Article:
The Blueprint: How to Help Your Backyard Birds in Summer

Birds are perhaps the most attractive creatures that we can easily spot in our gardens. Their colorful appearance and pleasant singing betrayed them immediately. However, it is not certain that their presence is a pleasant and joyful sight for everyone. We often hear complaints such as “A starling has nested under the roof tiles, poops, and screeches!” and “Storks have surprised the chimney and are building a nest!”  “You can’t sleep because of the screeching of owls!” etc. But, besides that, if you still feel that you want to help the birds, you can follow my Blueprint: How to Help Your Backyard Birds in Summer. Have a nice reading!

wildlife, bird, tit The Footprint of Help the Birds in Summer

Put things in place

We have to put things in place and learn about the extraordinary usefulness of birds for their free insect and rodent extermination help to people, the antipathy towards them will surely change. If we accept the fact that even the common house sparrow feeds its chicks with insects and larvae that we do not want, that a pair of blue tits returns to his sons with insect food 475 times in 17 hours, that starlings flood fields, that mowers en masse outside the fruit ripening period and pick the seeds of weeds, or that a barn owl helps farmers by eating an average of 3 grain-crushing mice in one night, maybe we can understand why we care so much about bird protection.

If you feel that you want to help the birds, this post will provide you with many ideas on how you can do this.

You can read also my previous post about Nurturing Wildlife Diversity in Your Nature-Friendly Garden

7 tips to help birds in summer

Here are the 7 most useful tips on how you can help the birds during hot, dry summer days:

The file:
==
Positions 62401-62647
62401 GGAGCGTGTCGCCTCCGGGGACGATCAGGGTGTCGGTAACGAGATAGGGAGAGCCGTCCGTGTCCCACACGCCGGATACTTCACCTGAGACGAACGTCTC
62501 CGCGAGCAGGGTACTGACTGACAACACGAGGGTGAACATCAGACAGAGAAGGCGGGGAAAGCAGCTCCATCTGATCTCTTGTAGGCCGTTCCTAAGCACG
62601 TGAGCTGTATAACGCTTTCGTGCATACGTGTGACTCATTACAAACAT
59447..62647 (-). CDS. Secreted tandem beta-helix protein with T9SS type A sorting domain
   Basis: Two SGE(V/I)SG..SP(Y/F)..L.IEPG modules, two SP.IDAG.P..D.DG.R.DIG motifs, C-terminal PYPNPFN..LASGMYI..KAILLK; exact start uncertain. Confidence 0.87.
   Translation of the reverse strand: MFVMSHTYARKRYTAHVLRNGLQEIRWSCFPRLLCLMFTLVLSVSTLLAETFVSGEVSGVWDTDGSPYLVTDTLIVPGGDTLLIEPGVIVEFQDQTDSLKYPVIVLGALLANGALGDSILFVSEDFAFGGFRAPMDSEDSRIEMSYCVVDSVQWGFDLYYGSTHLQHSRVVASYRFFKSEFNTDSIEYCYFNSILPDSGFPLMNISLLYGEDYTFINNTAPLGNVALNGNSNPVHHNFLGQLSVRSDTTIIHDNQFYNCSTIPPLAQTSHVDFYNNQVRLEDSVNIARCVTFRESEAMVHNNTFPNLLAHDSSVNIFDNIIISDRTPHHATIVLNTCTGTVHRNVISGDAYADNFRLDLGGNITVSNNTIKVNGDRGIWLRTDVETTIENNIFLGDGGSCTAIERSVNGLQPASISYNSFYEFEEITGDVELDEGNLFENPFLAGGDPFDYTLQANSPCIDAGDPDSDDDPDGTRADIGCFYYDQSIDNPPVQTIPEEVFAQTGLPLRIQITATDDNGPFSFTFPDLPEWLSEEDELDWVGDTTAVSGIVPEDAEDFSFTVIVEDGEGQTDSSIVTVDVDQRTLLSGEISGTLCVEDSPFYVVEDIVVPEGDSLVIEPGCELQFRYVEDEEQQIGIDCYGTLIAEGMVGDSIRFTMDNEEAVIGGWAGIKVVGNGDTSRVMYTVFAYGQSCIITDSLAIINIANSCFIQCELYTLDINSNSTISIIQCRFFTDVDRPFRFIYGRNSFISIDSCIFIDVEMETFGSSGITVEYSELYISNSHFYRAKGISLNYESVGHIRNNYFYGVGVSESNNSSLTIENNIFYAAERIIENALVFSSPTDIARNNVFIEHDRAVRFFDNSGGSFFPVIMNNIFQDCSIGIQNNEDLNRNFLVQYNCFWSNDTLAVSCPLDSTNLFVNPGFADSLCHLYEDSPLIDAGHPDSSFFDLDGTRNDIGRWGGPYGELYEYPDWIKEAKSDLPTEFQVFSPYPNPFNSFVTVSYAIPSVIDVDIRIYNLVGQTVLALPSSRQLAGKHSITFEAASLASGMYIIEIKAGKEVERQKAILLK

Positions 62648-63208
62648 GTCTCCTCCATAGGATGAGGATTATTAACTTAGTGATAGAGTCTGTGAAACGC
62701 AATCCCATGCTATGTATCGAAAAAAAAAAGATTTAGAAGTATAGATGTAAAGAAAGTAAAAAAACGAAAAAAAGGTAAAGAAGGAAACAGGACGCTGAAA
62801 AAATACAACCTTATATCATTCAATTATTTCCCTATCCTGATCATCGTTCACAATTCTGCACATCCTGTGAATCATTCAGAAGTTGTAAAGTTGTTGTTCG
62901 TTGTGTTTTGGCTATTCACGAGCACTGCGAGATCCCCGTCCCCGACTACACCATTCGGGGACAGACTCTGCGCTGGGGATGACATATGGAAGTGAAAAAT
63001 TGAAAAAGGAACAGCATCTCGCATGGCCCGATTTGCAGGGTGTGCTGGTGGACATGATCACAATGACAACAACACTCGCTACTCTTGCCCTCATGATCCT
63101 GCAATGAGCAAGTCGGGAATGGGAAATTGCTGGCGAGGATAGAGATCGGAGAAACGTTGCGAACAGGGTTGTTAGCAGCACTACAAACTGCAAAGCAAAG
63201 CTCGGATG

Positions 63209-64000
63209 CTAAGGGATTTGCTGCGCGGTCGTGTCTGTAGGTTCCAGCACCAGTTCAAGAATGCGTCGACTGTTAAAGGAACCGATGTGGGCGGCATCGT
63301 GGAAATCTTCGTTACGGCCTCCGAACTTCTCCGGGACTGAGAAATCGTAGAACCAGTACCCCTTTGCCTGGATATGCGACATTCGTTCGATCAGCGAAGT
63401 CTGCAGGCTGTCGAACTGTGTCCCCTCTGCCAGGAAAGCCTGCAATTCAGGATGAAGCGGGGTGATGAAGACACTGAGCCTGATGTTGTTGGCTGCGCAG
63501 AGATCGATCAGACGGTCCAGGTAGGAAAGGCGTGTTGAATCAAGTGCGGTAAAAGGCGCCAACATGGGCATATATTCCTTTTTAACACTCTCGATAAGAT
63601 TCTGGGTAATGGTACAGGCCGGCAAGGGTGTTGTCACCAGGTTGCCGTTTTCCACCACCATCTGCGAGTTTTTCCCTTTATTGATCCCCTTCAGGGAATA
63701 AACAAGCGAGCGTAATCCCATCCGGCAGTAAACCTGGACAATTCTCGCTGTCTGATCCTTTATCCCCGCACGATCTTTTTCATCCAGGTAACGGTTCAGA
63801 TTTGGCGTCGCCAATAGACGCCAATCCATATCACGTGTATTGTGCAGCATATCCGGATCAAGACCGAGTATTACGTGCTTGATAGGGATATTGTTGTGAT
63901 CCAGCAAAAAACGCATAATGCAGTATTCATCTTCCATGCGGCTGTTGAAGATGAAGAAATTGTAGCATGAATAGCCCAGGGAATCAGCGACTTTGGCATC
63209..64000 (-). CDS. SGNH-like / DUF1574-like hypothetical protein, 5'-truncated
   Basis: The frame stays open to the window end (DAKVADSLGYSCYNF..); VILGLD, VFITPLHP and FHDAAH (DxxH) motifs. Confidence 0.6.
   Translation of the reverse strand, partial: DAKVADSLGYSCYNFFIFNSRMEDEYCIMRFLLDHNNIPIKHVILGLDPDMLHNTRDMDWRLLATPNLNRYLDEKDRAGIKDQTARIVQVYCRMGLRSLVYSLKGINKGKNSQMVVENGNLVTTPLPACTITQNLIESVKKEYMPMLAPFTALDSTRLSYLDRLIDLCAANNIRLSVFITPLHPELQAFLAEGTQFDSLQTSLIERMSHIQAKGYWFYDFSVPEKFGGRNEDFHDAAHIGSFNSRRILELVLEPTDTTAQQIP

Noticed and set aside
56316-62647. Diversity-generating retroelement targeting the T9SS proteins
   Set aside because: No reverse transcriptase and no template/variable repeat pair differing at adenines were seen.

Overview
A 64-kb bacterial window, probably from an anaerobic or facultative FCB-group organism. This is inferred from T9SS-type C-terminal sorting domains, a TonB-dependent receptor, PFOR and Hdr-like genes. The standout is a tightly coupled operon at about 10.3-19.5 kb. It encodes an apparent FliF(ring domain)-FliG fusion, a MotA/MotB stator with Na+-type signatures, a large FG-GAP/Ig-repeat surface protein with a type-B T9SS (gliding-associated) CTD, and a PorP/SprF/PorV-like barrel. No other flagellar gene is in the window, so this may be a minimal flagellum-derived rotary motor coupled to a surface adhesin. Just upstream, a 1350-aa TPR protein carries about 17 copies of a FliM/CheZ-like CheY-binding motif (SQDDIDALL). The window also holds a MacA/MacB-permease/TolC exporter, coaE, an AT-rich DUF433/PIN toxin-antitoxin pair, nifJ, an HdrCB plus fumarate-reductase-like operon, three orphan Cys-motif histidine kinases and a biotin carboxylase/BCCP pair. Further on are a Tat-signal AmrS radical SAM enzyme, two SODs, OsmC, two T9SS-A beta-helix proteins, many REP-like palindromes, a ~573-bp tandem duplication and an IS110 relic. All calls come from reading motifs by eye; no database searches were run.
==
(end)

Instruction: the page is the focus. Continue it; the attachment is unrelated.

1. The best and simplest drinker and bird bath is a plastic flower tray with a diameter of 40-50 cm (or larger), the depth of which is 5-7 cm, safe even for small species.
  2. The water in the baths must be replaced with fresh water regularly, daily, and the evaporated water can be replaced by refilling it during the day.
  3. Changing the water daily also prevents mosquitoes from laying eggs in the bath water.
  4. Every week or two, before the daily water change, it is worth controlling the growth of algae and even disinfecting the bath.
  5. If a dead animal is detected near the spa, disinfection should preferably be carried out every day.
    Water deeper than 5-10 cm is dangerous for smaller birds, so do not use a deep barrel or container filled with water as a bath; in the case of building garden ponds, create a shallow coastal section.
  6. Even in the water of 5-10 cm deep baths, it is worth adding a protruding branch, a larger stone with a sloping side, where the birds can stand comfortably and safely and control the water depth when bathing.
    If possible, use a bath that is large enough for a bird the size of a pigeon to bathe in.
  7. Making a bird bath and observing bird life in the bath can be a good environmental education and tourism development program.

Why and How to Place a Birdbath?

A nature-loving person is especially happy if he sees birds in his garden not only in winter, around the bird feeder but also in summer, during the high temperatures. This ought to be more than simply watching birds; the summer heat threatens their survival at least as much as the harsh winter frosts. We can therefore turn our garden into a large gathering place for birds, even in summer, by placing a suitably designed bird bath. The bath is most important in the warm, dry summer months, but the birds like to use it all year. Thrushes, robins, and blue tits especially like to bathe in them.